Clot-Busting Medicine Safe for Use in Warfarin-Treated Patients Following Stroke
The clot-busting medicine, tPA (tissue plasminogen activator), is safe to use in acute stroke patients already on the home blood thinner warfarin, according to researchers from Duke Clinical Research Institute (DCRI). This study helps allay previous concerns that tPA was too dangerous to use in patients on home anticoagulation and would lead to high risk for potentially fatal intracranial bleeding.
“To date, we have no randomized trials or large cohort studies to guide us,” says Ying Xian, M.D., Ph.D., assistant professor of medicine at Duke, and first author of the study published today in JAMA. “Our large national study found no statistically significant increase in risk, which supports using intravenous tPA in warfarin-treated patients following stoke if their INR is less than or equal to 1.7.”
The International Normalized Ratio (INR) measures the rate at which blood clots while taking anti-clotting medications like warfarin.
The Duke researchers also found almost half of warfarin-treated patients who might have qualified for tPA following stroke did not receive treatment, according to DCRI Director Eric Peterson, M.D., the paper’s senior author. “We noted a substantial under-treatment of patients on warfarin who were eligible, but did not receive tPA following their stroke.”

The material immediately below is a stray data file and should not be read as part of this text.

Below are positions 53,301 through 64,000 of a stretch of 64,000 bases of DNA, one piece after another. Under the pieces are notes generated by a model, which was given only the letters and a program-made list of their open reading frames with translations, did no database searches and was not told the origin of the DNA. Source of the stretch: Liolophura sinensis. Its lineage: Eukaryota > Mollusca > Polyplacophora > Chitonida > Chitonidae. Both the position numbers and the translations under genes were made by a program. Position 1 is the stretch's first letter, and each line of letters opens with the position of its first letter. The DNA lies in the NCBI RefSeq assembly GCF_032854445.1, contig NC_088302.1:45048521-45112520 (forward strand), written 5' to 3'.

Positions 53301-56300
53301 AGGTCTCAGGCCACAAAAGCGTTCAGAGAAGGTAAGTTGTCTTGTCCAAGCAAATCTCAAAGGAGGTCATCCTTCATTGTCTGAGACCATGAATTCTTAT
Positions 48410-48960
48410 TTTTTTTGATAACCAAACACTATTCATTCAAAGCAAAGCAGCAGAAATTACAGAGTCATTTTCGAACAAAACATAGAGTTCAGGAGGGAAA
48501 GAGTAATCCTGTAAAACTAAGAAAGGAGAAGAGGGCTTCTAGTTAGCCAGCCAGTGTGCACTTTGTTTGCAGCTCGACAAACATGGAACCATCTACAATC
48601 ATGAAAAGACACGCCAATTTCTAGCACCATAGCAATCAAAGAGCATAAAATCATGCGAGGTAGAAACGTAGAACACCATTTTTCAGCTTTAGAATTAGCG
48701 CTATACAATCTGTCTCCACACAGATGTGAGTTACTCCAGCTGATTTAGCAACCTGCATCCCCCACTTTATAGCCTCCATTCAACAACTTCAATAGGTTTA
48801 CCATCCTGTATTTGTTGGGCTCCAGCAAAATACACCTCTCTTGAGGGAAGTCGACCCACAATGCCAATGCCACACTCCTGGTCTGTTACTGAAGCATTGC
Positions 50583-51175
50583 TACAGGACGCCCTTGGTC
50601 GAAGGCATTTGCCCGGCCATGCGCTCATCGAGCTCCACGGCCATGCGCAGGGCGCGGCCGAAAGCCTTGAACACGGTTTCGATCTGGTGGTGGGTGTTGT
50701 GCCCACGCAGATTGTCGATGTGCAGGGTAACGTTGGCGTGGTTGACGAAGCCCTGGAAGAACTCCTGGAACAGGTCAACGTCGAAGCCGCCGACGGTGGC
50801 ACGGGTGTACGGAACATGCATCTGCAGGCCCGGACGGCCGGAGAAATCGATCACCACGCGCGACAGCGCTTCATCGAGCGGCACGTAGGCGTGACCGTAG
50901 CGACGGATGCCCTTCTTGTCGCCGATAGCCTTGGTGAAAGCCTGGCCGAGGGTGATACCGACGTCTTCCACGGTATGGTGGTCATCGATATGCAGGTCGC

Warfarin is an anticoagulant proven to reduce the rate of stroke in patients with atrial fibrillation – irregular heart beats. If warfarin treatment fails and the patient suffers a stroke, tPA is the only effective treatment. However, it also carries an increased risk of symptomatic intracranial hemorrhage (sICH).
American Heart Association guidelines say IV tPA in warfarin-treated patients may be used if the INR is less than or equal to 1.7, but few small studies supported the guidelines.
The Duke observational trial included 23,437 stroke patients on warfarin treated at 1,203 hospitals, making it the largest to look at IV tPA use in warfarin-treated patients following stroke. While warfarin-treated patients had slightly higher crude rates of intracranial bleeding (5.7% vs. 4.6%) than non-warfarin patients, they were also older. After adjusting for age, stroke severity and other factors, warfarin and non warfarin users had similar intracranial hemorrhage risk.
“This study provides support for the current treatment guidelines,” says Xian, and indicates that a portion of the population is being under-treated.
It also leaves several questions unanswered. “More studies are needed to look at tPA use in patients with an INR greater than 1.7, as well as in those who are taking one of the newer warfarin alternative anticoagulants (dabigatran and rivaroxiban),” Xian said.